skip navigation


Register for Latest Research

Stay Informed
Register with NCJRS to receive NCJRS's biweekly e-newsletter JUSTINFO and additional periodic emails from NCJRS and the NCJRS federal sponsors that highlight the latest research published or sponsored by the Office of Justice Programs.

NCJRS Abstract

The document referenced below is part of the NCJRS Virtual Library collection. To conduct further searches of the collection, visit the Virtual Library. See the Obtain Documents page for direction on how to access resources online, via mail, through interlibrary loans, or in a local library.


NCJ Number: 114333 Add to Shopping cart Find in a Library
Title: Patterns of Citizen Demands for Police Service
Author(s): S L Percy; E J Scott
Corporate Author: Indiana University
Workshop in Political Theory and Policy Analysis
United States of America
Date Published: 1982
Page Count: 221
Sponsoring Agency: Indiana University
Bloomington, IN 47401
National Institute of Justice (NIJ)
Washington, DC 20531
National Institute of Justice/
Rockville, MD 20849
NCJRS Photocopy Services
Rockville, MD 20849-6000
US Dept of Justice NIJ Pub
Washington, DC 20531
Grant Number: 80-IJ-CX-0014
Sale Source: National Institute of Justice/
NCJRS paper reproduction
Box 6000, Dept F
Rockville, MD 20849
United States of America

NCJRS Photocopy Services
Box 6000
Rockville, MD 20849-6000
United States of America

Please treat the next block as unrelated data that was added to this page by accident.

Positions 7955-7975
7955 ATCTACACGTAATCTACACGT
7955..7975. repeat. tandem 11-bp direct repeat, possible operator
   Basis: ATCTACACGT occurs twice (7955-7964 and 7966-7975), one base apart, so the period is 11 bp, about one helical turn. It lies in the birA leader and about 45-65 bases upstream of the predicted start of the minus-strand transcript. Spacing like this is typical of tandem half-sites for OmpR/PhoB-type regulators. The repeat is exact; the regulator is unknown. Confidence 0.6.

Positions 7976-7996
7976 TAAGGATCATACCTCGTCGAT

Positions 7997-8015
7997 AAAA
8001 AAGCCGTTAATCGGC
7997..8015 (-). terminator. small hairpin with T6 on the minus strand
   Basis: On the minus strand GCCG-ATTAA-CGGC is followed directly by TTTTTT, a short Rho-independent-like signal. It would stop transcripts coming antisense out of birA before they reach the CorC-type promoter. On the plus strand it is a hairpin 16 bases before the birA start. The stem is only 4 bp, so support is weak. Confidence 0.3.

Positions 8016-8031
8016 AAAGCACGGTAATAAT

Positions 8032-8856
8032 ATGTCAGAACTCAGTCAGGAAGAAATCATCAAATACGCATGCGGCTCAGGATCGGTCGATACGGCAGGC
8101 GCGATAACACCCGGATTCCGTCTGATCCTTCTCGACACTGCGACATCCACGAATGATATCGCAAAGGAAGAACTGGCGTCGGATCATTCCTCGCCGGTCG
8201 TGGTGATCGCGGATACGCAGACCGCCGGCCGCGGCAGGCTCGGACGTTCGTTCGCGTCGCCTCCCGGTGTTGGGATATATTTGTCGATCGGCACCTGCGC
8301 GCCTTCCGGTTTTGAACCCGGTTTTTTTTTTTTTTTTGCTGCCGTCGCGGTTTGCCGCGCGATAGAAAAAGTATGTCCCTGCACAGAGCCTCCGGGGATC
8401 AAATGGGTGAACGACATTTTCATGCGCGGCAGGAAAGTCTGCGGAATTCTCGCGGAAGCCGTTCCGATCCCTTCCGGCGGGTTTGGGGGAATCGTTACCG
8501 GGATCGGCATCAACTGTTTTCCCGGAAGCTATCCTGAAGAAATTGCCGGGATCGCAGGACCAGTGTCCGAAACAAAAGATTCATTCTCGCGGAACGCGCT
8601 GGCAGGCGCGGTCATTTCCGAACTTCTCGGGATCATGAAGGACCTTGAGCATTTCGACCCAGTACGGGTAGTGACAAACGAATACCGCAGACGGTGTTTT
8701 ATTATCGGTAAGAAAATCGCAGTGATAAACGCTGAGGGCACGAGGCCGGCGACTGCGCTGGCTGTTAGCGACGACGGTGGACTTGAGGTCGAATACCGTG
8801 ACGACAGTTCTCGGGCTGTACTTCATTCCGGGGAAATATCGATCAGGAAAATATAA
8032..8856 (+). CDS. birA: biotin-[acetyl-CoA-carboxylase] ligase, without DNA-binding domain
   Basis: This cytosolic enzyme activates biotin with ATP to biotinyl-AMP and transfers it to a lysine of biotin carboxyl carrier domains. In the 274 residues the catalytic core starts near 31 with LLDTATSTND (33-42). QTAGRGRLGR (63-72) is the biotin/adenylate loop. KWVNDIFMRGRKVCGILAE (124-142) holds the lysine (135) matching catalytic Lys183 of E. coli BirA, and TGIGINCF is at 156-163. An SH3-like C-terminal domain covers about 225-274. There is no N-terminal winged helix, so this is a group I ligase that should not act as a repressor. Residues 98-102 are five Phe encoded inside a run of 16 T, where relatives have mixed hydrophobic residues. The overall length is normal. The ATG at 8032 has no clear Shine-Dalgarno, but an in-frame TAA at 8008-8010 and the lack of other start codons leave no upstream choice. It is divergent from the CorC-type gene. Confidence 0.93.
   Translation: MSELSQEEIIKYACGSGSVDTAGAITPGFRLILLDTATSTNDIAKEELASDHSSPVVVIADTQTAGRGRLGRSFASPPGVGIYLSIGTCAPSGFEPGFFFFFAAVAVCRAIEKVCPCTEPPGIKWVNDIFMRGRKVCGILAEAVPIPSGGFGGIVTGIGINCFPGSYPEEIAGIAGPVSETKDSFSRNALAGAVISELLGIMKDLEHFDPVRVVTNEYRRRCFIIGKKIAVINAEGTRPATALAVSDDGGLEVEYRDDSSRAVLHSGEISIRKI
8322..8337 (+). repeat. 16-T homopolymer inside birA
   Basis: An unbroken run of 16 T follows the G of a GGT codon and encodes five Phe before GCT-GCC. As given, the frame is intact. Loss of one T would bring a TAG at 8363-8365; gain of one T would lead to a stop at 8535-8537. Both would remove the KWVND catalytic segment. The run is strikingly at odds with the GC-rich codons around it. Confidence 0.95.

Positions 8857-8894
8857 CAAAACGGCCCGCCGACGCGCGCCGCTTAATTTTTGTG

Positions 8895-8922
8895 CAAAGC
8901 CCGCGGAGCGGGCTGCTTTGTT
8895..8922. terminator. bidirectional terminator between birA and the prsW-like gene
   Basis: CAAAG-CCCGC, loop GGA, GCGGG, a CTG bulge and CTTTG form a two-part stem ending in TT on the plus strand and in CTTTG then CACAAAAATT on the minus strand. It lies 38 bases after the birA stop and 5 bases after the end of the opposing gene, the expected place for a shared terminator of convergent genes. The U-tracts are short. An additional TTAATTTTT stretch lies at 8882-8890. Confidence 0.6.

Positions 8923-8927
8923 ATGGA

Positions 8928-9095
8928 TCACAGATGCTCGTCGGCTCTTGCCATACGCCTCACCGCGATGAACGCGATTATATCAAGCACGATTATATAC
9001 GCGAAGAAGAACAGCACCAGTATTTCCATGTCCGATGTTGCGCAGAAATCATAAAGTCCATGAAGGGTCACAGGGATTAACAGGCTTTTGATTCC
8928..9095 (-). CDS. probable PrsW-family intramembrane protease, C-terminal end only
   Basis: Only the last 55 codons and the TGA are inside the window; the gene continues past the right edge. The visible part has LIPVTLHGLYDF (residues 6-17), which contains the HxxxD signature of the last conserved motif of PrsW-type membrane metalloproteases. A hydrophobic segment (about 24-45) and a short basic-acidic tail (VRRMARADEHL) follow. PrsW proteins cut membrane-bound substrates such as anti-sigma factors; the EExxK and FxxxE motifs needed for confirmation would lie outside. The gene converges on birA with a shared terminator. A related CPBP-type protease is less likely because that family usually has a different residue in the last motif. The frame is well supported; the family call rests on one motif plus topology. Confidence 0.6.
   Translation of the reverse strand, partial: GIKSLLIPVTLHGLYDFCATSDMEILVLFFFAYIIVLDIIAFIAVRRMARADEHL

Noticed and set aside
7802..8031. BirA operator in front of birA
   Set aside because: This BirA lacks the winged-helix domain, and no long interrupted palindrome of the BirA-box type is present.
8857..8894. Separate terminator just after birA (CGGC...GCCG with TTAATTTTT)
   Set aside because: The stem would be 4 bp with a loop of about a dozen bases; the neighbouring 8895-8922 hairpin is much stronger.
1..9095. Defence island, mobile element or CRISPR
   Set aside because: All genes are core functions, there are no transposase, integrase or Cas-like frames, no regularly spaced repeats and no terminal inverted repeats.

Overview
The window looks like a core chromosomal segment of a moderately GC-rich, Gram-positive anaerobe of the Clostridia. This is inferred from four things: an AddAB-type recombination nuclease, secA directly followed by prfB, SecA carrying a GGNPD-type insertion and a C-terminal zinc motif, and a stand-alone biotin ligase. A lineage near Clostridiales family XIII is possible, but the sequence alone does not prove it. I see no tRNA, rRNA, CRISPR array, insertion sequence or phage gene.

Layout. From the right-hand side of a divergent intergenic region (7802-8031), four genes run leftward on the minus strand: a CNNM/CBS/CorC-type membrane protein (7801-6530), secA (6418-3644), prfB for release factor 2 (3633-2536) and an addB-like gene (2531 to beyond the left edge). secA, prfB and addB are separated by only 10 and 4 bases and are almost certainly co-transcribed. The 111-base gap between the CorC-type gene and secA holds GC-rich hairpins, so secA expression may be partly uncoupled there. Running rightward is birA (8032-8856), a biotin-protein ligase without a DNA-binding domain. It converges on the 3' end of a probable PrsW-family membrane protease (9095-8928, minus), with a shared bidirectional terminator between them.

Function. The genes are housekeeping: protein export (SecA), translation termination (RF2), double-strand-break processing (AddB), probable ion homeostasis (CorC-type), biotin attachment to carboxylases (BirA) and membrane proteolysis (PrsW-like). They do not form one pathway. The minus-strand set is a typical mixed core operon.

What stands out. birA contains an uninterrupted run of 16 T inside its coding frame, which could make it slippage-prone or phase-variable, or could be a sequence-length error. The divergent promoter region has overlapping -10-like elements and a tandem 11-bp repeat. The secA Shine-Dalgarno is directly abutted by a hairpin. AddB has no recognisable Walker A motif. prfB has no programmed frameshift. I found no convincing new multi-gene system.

Document: PDF
Type: Report (Technical)
Language: English
Country: United States of America
Annotation: The nature and timing of citizen calls for police service were studied using data from an analysis of calls for service and interviews with police and callers in Fort Worth, Texas.
Abstract: Fort Worth was chosen because of its size, its heterogeneous population characteristics, and its use of a computer-aided dispatch system. Data were collected in 1980 and 1981. Demands were varied and sometimes were unrelated to the mandated police functions. Call volume was greatest on Fridays and Saturdays and during evening hours. Most people who called were outwardly calm. Calls about serious property problems and problems with persons tended to come from lower-income, high-density areas, while less serious property problems were reported more often from more affluent neighborhoods. The disposition of calls varied according to the type of problem reported. Most callers were satisfied with the operator response. Findings suggest needs in the areas of police management and planning, call processing, police responses, and research. Figures, tables, footnotes, appended instruments, and 31 references.
Main Term(s): Citizen crime reporting
Index Term(s): Complaint processing; Complaint processing by telephone; Computer aided dispatch; Telephone communications; Texas
To cite this abstract, use the following link:

*A link to the full-text document is provided whenever possible. For documents not available online, a link to the publisher's website is provided. Tell us how you use the NCJRS Library and Abstracts Database - send us your feedback.